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Discussion in 'Hats' started by kokopelli, Dec 7, 2007.
Lone Star Hatters- 2 3/4 brim, 5 1/2 open crown
In the middle of putting this 10X Quality Beaver Brand Western back together. Had to block this up a couple of sizes and even out the brim to 3 1/2 inches after the size up. New sweat's put together and ready to sew in. I'll be keeping it Western. I'll have more when it's finished...
Also pictured is the Rounding Jack I got from Rick at the Phoenix Hat Company and a band block that Rockwater made for me. Both are very nice tools to have and were made by two of our own Lounge members...
Very nice Scott. I like the bash.
Texas Hatters Half-Breed needed some outdoor time.
Too hot for just about any hat much less a black one. Perfect morning for sitting in the AC in front of the J-1 and reshaping the No. 1, though. Put a little more roll in the fenders and raised the back of the crown and lowered the front as much as I could.
I do love that hat Greg!!
Looks just fine to me BB. Do you roll the fenders by freehand or do you use any kind of guide?
Thanks, HJ. Usually freehand, using my thumbs on the inside of the roll across my chest or stomach as I stand, trying to achieve that slight curvature to the hat. I keep a couple of lengths of different sized rope as I sometimes use it depending on what i'm trying to achieve.
I keep a couple lengths of cotton clothesline rope handy too. I also have 2 different sizes of rolling pins that were my mom's. The smaller of the two which I think was for pastries works the best, just as a guide to start the roll with.
That looks great Cuz. And I appreciate the effort it took to get those outdoor pics. I know just exactly how hot it was.
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Bradford 7X with an assist from @BobHufford. Thanks Bob. Still needs some work but I'm going with a Montana Peak on this one. Nice soft felt.
Churchill Ltd. Red River from Neiman Marcus. Before (outback disaster) and after (mini gus ).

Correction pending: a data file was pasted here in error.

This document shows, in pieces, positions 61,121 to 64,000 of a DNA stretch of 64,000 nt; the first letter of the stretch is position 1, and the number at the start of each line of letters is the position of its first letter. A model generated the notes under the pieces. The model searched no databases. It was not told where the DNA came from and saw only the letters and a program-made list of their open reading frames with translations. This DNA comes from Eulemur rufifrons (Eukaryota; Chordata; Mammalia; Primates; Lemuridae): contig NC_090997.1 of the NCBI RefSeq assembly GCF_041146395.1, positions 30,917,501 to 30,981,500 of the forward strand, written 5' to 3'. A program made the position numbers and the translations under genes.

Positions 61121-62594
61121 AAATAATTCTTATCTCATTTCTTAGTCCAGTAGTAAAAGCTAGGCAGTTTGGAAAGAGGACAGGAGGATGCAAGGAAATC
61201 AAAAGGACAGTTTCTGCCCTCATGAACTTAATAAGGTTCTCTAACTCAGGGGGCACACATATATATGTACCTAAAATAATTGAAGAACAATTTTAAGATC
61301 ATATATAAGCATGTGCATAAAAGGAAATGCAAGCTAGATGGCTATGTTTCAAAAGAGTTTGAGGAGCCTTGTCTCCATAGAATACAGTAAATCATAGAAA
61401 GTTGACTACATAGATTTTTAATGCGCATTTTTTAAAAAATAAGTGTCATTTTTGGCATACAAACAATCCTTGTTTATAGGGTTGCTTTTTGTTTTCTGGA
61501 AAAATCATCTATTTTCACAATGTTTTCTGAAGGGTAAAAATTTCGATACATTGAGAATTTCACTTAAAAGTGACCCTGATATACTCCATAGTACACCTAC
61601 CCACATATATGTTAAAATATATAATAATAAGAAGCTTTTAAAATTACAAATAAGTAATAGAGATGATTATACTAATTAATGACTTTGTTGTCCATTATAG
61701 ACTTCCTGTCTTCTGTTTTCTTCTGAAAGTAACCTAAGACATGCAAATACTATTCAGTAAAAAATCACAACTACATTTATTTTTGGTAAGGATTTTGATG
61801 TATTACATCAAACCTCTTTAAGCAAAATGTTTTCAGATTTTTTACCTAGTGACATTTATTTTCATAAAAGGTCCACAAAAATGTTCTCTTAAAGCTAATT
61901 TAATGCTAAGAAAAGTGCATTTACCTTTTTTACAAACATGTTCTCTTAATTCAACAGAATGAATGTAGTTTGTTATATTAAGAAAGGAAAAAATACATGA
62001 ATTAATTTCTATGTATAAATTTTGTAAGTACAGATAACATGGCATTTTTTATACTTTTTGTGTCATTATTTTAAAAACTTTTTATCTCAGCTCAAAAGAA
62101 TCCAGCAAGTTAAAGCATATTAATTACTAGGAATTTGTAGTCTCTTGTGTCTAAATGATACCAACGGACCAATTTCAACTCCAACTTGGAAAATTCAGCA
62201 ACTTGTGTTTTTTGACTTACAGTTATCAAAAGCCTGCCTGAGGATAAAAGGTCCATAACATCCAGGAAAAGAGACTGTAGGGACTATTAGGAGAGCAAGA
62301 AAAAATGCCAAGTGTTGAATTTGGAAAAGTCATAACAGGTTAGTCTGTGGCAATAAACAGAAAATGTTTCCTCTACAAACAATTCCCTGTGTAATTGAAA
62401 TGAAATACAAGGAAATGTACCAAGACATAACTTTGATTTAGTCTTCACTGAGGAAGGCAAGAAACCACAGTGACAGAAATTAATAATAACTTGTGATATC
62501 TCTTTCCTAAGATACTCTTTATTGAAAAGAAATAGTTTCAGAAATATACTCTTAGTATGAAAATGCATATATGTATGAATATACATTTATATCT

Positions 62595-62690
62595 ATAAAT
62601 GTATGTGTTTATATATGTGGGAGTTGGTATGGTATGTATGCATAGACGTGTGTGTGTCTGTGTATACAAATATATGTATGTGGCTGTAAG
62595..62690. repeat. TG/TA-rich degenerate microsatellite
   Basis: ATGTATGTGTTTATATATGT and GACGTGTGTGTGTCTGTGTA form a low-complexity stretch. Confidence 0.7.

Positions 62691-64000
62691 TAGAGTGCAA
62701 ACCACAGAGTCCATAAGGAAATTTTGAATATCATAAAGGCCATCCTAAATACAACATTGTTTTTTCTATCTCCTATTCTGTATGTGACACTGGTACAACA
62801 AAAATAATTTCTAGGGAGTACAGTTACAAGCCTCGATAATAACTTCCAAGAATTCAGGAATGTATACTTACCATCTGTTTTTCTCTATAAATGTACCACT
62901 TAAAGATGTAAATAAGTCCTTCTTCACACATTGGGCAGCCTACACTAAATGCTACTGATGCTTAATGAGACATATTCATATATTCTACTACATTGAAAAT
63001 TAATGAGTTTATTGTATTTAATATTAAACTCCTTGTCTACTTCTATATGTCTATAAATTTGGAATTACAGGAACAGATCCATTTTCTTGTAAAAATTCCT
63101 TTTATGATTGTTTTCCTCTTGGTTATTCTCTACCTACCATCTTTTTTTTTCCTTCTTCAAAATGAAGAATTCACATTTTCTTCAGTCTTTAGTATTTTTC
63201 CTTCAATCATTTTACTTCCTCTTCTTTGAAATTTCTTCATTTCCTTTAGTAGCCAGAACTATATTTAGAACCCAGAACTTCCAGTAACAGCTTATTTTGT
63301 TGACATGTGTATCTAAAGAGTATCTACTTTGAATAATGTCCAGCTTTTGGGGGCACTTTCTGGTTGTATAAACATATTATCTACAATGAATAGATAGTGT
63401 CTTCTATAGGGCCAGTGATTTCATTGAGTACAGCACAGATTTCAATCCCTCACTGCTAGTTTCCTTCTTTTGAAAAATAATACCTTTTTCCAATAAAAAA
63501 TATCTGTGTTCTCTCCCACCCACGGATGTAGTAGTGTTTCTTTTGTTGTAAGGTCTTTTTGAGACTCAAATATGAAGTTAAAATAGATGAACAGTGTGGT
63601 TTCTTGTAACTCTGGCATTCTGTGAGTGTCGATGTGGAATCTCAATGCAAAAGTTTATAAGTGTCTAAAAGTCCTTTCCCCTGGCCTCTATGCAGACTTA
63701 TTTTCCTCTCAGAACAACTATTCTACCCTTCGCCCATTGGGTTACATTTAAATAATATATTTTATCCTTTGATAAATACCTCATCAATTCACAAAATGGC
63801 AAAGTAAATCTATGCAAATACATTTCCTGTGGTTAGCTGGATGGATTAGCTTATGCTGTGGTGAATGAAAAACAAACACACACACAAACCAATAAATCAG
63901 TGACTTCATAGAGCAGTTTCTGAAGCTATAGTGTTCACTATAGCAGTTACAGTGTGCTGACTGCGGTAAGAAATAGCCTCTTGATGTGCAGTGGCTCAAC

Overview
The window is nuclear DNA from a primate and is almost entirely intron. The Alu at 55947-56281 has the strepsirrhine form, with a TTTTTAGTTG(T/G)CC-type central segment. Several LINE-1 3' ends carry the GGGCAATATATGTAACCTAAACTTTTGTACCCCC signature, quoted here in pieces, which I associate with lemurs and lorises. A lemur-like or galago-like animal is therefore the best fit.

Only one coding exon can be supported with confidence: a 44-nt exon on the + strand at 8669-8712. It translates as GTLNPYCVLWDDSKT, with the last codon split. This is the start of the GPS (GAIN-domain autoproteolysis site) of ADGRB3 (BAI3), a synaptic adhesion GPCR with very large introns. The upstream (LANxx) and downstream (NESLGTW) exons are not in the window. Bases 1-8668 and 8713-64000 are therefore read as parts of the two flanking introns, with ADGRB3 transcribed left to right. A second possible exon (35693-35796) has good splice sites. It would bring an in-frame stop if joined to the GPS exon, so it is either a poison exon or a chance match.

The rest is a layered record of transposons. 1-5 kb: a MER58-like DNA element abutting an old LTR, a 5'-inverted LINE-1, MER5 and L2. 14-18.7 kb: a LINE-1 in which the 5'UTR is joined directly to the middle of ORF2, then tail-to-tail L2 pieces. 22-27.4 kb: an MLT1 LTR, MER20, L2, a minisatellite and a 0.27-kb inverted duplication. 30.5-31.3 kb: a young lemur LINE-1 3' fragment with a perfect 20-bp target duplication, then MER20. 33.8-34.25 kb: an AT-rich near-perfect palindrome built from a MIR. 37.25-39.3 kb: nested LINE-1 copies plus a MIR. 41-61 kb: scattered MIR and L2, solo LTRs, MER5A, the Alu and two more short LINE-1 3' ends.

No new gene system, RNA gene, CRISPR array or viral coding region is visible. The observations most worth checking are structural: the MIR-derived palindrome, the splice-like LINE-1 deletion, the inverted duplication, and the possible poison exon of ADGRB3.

The journey ended well!
That is one OUTSTANDING looking hat!
Thank you, sir.
Thanks, Scott. Some great examples you've been bringing out.
Thanks, Cuz. I'm sick of the heat and I know you must be.
Been browsing this thread looking for ideas the past few days for my incoming O'Farrell (out for delivery today) and keep coming back to this hat. And then I realize mine will almost assuredly end up looking like a POS compared to this practically perfect one.
Do you curl the edge first and then put in the fenders or vice versa?
I do. The curl of the edge helps with the contour and symmetry as the fenders come out of the roll front and back. This is probably my third rework of this hat. It was pretty much a flat brim with a slight curl. I'm sure you'll get yours shaped to suit you. An O'Farrell will be something nice to work with.
Thanks, BB. Though not vintage I suspect the O'Farrell will be a quality piece. The POS reference was about my ability, or rather the lack thereof, to shape it properly. (Don't hate the hat, hate the wearer.) I walked through the hardware store yesterday looking for inspiration about shaping the brim. I've read about some of the DIY different methods - kettle edge, hose, cord, fingers. Was probably going to browse the hobby and craft stores next. Also, after looking through here and a couple other threads I've been thinking about getting a lower quality beater hat to practice on first. I've found several at various antique shops but have ignored them due to the condition/size/quality.